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Clear Lake in Lake County, California, has an endemic fish fauna composed of five lake-adapted forms derived from lowland stream-adapted forms present in surrounding drainage basins. Two of the five endemic forms are extinct. The three remaining endemics maintain themselves despite the destruction of sloughs and tule beds surrounding Clear Lake that are used for spawning and nursery areas. Trophic specializations of the endemic fishes indicate past selection for feeding on small benthic and pelagic invertebrates. The presence of fine particles in the substrate and the reduced activity of tributary streams for at least the past 10,000 yr are major hydrographic features contributing to the evolution of these trophic adaptations.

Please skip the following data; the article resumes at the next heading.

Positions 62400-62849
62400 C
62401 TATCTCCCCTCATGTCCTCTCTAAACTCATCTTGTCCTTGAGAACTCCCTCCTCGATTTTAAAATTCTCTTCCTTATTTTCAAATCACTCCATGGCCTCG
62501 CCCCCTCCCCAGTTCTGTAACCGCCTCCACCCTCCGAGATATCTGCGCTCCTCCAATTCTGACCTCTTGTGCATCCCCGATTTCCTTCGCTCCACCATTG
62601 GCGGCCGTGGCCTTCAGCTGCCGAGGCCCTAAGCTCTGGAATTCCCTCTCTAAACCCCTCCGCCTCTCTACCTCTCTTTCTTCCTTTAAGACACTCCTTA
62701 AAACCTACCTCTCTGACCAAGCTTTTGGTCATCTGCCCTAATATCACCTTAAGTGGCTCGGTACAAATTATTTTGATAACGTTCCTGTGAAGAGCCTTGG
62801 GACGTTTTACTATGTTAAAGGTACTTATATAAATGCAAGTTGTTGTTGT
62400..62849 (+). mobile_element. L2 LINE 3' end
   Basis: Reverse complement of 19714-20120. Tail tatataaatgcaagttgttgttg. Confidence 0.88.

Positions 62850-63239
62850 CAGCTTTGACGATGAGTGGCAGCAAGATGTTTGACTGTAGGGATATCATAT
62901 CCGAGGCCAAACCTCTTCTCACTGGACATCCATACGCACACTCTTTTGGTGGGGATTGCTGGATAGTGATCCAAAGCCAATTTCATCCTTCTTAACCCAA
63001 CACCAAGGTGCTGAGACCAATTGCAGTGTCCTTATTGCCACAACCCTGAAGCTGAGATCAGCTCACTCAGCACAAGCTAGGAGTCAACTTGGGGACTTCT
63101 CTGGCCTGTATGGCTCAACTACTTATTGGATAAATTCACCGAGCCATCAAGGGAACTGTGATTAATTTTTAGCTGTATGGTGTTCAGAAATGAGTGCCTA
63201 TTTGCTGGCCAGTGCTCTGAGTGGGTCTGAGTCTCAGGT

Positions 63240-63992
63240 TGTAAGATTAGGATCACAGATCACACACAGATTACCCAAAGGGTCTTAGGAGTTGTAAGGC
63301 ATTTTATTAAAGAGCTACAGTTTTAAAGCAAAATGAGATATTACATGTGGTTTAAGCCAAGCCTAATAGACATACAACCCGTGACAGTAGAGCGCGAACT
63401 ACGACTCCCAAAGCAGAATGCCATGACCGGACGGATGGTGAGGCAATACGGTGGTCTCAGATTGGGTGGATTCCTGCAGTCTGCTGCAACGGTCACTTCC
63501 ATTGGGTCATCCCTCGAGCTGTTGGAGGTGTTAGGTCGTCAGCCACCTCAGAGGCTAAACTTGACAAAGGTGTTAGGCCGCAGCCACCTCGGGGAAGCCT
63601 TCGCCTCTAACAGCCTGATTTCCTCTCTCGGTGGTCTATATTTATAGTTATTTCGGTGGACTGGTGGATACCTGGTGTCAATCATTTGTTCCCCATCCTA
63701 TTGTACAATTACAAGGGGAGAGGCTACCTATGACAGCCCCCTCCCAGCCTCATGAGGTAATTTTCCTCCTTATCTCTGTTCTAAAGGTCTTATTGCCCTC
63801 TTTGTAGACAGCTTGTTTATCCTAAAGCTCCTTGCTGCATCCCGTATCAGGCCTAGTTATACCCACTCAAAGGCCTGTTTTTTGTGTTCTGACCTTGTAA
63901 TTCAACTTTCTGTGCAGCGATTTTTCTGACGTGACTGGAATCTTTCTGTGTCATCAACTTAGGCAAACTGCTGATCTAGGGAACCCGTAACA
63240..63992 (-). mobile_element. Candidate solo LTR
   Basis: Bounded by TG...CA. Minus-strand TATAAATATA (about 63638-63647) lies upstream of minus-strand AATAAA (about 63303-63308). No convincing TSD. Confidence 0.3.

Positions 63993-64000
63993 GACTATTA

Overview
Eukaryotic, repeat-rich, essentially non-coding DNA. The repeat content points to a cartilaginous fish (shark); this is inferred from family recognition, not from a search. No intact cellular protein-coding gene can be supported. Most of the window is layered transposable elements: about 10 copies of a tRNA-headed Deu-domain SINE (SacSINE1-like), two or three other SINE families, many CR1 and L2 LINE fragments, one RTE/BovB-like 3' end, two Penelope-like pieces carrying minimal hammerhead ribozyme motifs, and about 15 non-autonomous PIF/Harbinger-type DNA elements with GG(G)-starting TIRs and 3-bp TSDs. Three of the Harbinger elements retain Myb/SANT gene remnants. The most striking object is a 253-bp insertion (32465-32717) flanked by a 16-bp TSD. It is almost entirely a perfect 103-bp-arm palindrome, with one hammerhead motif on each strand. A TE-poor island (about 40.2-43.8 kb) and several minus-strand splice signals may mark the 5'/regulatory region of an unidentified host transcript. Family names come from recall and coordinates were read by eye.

Subfossil scales of the endemic Clear Lake tuleperch, (Hysterocarpus traskii lagunae) present in three U.S. Geological Survey cores (CL-73-7, -6, and -8), removed from the bottom of Clear Lake in 1973 were analyzed by Casteel and others (1975, 1977a, b, 1979) for age and growth rate. Periods of increased scale growth were inferred to represent warming of the lake. Comparison of the Casteel data with pollen data (Adam and others, 1981) indicate that maximum scale growth (core CL-75-8) occurred at about 19 ka (=15 ka, according to Robinson and others, this volume) during a cold interval. Fluctuations in scale density in cores CL-73-4 and CL-73-7, however, seem to follow fluctuations in oak pollen. It is therefore concluded that maximum-scale growth represents cool periods, whereas maximum-scale density represents warm periods in the history of the lake. During the period that maximum-scale growth occurred, Clear Lake basin may have also been closed off from surrounding basins and the lake enriched with nutrients.

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